NHS suspends 1:1 ICU rule as COVID admissions soar
England’s chief medical officer warns that COVID second wave could overwhelm the NHS.
The NHS has abandoned the 1:1 rule in intensive care as the number of very sick COVID patients soars in England’s hospitals.
Professor Chris Whitty, England’s chief medical officer, told the British Medical Journal that the combination of COVID and usual cold season surge in illnesses will bring “an extremely difficult winter for the NHS – one that I suspect, unfortunately, will be unlike any we’ve seen in recent memory”.
The NHS-wide lack of critical care nurses was a key factor in the decision to increase the ratio in ICUs to 1:2, Dr Alison Pittard, dean of the faculty of Intensive Care told The Guardian.
“The [revised] guidance is needed because we do not have enough critical care staff to support the increase in beds required to care for all the patients with COVID and those with other conditions needing admission,” she said.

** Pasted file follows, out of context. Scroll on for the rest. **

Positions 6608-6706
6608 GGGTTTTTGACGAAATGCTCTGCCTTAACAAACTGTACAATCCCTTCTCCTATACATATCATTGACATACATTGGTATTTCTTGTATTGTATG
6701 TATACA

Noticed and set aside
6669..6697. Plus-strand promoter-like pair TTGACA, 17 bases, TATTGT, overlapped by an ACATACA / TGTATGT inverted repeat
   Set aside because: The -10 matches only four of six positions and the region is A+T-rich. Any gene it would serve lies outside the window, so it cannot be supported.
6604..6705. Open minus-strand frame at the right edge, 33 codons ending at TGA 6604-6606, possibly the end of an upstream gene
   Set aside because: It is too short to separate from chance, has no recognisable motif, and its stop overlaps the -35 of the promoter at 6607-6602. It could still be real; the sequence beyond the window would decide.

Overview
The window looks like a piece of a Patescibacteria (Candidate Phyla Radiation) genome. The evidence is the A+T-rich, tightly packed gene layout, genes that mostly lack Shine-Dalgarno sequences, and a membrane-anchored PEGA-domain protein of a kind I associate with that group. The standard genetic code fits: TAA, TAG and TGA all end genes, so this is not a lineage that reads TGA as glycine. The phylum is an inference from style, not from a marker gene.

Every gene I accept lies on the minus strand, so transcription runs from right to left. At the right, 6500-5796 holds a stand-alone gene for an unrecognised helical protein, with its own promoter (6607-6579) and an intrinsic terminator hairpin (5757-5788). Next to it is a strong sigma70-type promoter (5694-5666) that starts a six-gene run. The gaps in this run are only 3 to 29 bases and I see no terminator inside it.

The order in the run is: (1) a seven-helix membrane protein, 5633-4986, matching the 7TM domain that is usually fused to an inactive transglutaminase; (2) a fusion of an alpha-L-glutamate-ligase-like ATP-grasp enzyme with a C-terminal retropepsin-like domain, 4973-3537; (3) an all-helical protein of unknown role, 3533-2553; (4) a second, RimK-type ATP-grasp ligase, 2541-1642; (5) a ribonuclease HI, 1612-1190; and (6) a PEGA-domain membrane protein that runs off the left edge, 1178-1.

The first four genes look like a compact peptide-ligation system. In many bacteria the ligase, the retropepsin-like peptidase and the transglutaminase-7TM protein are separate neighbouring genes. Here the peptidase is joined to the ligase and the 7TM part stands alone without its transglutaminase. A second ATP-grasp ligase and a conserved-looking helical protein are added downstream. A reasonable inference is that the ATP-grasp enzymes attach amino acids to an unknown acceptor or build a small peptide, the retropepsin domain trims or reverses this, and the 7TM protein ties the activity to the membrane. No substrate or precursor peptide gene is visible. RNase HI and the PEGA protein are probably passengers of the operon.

“The main issue is the longstanding failure to expand the workforce, and that is doctors, nurses and allied health professionals.”
Susan Masters, the Royal College of Nursing’s director of nursing, policy and public affairs, said: “Reducing the ratio of nurses-to-patients must be a temporary measure and only when it is absolutely necessary.
“This change means increasing the workload of intensive care nurses and there must be consideration of the physical and emotional toll this will take.”